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Shouldn't we have heard alien radio signals by now? Why not?

by SeventhSigma
Tags: alien, radio, signals
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Orion1
#19
Aug20-11, 02:58 PM
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Most humans underestimate the vastness of space-time.

Watch this video and pay close attention to time index 2:35 to 2:49, the extent of humanity's first radio signals to scale with the Milky Way galaxy. This should provide some indication as to just how difficult it is to detect an artificial transmission, even within our own galaxy, let alone any artificial transmission from another galaxy.

Reference:
The Known Universe by the American Museum of Natural History - YouTube
Ryan_m_b
#20
Aug20-11, 03:13 PM
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Quote Quote by Orion1 View Post


Most humans underestimate the vastness of space-time.

Watch this video and pay close attention to time index 2:35 to 2:49, the extent of humanity's first radio signals to scale with the Milky Way galaxy. This should provide some indication as to just how difficult it is to detect an artificial transmission, even within our own galaxy, let alone any artificial transmission from another galaxy.

Reference:
The Known Universe by the American Museum of Natural History - YouTube
Very cool! Can anybody tell me the reason as to why the areas of the universe we have mapped extend from Earth in a sort of double fan shape rather than a sphere?
Orion1
#21
Aug20-11, 03:39 PM
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Quote Quote by ryan_m_b
Can anybody tell me the reason as to why the areas of the universe we have mapped extend from Earth in a sort of double fan shape rather than a sphere?

Watch the TED lecture by astrophysicist George Smoot. The short answer is that this is the limit of the present galaxy sky survey data which must be mapped and cataloged.

Reference:
George Smoot: The design of the Universe
Ryan_m_b
#22
Aug20-11, 03:58 PM
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Quote Quote by Orion1 View Post

Watch the TED lecture by astrophysicist George Smoot. The short answer is that this is the limit of the present galaxy sky survey data which must be mapped and cataloged.

Reference:
George Smoot: The design of the Universe
Very interesting. Thanks
Drakkith
#23
Aug20-11, 06:31 PM
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Quote Quote by Orion1 View Post

Watch the TED lecture by astrophysicist George Smoot. The short answer is that this is the limit of the present galaxy sky survey data which must be mapped and cataloged.
That was awesome!
Flustered
#24
Jan24-12, 01:46 PM
P: 75
Do all intelligent civilizations evolve like we do? Do they all go through the same technology advances we do? What if another life form, had technology in totally different ways than humans, but they were still type 0 or 1 civilizations like us? Is it possible for life forms on the other side of the universe to have different elements and particles from us? Could their periodical table have more elements?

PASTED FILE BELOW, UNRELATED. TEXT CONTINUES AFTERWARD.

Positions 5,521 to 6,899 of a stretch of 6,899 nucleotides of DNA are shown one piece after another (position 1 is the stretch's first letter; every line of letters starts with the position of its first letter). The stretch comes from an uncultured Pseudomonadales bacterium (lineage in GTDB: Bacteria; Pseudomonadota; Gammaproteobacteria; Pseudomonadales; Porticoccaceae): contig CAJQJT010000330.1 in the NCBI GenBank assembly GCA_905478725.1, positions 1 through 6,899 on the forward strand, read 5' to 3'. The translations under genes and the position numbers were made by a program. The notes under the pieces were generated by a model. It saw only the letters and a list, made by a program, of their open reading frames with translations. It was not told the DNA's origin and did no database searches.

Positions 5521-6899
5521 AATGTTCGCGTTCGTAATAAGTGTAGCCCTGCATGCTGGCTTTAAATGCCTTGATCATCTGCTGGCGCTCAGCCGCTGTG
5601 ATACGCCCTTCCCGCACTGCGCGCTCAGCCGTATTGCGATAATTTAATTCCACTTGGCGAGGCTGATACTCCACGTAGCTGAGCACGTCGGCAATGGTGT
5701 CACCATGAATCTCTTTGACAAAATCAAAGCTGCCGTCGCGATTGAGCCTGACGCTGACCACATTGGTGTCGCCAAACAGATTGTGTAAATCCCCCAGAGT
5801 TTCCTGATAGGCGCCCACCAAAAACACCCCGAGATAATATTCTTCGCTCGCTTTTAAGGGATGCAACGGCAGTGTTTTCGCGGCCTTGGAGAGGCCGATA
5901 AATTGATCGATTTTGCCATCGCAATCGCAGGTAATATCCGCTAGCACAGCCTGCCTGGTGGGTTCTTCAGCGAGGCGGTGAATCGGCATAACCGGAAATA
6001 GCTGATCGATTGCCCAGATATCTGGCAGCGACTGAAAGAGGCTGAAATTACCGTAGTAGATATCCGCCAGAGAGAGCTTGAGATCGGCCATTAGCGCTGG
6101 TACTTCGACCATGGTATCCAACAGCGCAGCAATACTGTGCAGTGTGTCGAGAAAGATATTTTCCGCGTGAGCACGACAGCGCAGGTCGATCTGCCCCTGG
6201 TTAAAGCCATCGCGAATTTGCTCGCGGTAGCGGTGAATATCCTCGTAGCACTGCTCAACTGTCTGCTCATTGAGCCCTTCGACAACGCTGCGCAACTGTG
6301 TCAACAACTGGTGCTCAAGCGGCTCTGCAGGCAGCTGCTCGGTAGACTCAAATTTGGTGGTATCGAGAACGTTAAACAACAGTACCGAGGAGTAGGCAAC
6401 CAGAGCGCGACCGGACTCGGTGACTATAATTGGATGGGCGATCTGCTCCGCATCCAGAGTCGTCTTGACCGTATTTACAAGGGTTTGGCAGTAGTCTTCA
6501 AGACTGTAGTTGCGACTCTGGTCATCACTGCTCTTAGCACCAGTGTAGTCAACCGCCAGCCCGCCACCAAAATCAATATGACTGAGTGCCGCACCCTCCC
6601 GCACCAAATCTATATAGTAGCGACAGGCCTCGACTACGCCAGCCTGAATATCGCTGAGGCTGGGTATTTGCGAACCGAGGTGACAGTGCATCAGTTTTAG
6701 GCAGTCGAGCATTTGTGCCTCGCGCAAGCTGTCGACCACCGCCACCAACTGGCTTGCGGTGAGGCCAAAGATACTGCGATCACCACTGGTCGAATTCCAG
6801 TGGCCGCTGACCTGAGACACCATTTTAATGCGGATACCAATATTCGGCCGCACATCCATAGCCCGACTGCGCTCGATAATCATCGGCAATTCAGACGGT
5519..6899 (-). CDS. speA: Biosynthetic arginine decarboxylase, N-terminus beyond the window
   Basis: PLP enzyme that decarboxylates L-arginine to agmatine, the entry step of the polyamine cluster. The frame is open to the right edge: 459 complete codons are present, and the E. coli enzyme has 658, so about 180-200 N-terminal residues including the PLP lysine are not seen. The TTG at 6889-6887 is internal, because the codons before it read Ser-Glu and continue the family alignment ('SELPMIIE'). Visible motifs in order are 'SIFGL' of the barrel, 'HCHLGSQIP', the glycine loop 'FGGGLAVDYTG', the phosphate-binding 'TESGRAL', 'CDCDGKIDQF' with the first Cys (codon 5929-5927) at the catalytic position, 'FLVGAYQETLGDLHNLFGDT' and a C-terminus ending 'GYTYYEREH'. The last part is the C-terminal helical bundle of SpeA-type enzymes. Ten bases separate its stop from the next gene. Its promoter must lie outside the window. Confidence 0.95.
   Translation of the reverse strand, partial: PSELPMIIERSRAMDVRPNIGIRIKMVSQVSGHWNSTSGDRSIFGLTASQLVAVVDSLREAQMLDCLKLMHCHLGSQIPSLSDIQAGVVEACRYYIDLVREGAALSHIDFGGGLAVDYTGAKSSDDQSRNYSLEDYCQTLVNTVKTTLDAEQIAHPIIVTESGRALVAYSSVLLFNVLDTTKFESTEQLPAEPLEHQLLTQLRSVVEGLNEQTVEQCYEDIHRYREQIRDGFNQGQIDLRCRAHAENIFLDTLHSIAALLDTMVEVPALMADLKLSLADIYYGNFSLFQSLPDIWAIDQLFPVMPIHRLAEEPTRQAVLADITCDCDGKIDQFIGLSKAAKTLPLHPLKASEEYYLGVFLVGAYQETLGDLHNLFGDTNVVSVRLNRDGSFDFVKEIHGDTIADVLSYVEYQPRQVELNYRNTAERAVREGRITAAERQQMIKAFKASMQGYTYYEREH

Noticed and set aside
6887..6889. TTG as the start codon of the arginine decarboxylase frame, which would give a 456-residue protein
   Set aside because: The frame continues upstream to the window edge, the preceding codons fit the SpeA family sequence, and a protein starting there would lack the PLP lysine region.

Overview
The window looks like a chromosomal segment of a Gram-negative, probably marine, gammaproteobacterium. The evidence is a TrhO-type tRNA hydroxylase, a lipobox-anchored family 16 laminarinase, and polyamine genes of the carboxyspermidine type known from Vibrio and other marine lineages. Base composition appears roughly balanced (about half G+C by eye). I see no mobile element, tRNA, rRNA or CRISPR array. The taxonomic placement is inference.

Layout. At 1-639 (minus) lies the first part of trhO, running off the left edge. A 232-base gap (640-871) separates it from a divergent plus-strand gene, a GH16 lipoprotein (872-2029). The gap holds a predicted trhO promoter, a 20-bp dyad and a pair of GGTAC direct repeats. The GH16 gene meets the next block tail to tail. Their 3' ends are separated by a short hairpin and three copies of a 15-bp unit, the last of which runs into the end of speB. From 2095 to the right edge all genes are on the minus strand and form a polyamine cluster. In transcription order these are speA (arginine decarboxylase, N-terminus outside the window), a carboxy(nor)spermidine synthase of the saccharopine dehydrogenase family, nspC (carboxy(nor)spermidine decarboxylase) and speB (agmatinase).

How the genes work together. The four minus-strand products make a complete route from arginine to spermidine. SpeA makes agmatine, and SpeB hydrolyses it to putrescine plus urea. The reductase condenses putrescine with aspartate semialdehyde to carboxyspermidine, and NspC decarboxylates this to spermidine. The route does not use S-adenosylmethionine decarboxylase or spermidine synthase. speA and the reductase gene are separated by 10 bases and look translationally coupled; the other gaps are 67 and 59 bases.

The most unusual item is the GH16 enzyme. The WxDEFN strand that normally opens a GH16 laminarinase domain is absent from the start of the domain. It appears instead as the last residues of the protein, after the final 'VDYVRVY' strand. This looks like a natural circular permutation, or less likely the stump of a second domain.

Flustered
#25
Jan24-12, 02:07 PM
P: 75
Also could someone elaborate on the this question.
I once heard that not every galaxy can even harbor life, my teacher told me that only spiral galaxies can have life. Other galaxies cannot have life because they are not spinning there for new stars are not being born, or something to that extent.
DaveC426913
#26
Jan24-12, 02:18 PM
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Quote Quote by Flustered View Post
Do all intelligent civilizations evolve like we do? Do they all go through the same technology advances we do?
We don't know.

Probably there are some considerable differences, but we kind of assume a certain amount of convergent evolution in both biology and technology. (Not the kind that leads to bipedal axial symmetry, but the kind that leads to physical multi-cellular bodies with sensors, organs and brains, as well as a desire to observe the "thousand point of light" in the night sky.)
Quote Quote by Flustered View Post
Is it possible for life forms on the other side of the universe to have different elements and particles from us?
They might be made of different elements than us, though those elements will still be from our periodic table

Quote Quote by Flustered View Post
Could their periodical table have more elements?
No.

Quote Quote by Flustered View Post
I once heard that not every galaxy can even harbor life, my teacher told me that only spiral galaxies can have life. Other galaxies cannot have life because they are not spinning there for new stars are not being born, or something to that extent.
meh.

There are arguments that they may harbor less life than life as we know it, but it's pretty speculative.
Ryan_m_b
#27
Jan24-12, 02:24 PM
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Quote Quote by Flustered View Post
Do all intelligent civilizations evolve like we do? Do they all go through the same technology advances we do?
Evolutionary processes are the same whether or not it is life in the Earth's oceans or dots on a simulator but that doesn't mean they have to be anything like us physically or socially (beyond the need to be able to reproduce with variation to evolve and have the faculties to innovate and build/use tools).

There's little reason to believe that they will have the same technology though they may develop similar solutions to similar problems. It all depends on what natural and social problems they attempt to overcome, what resources they have to do it and what their psychology and culture permit.

This is speculation (albeit logical) and doesn't really mean much until we have more than one tool-using species that we would judge equivalently intelligent to compare ourselves with.
Flustered
#28
Jan24-12, 02:32 PM
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Quote Quote by Ryan_m_b View Post
Evolutionary processes are the same whether or not it is life in the Earth's oceans or dots on a simulator but that doesn't mean they have to be anything like us physically or socially (beyond the need to be able to reproduce with variation to evolve and have the faculties to innovate and build/use tools).

There's little reason to believe that they will have the same technology though they may develop similar solutions to similar problems. It all depends on what natural and social problems they attempt to overcome, what resources they have to do it and what their psychology and culture permit.

This is speculation (albeit logical) and doesn't really mean much until we have more than one tool-using species that we would judge equivalently intelligent to compare ourselves with.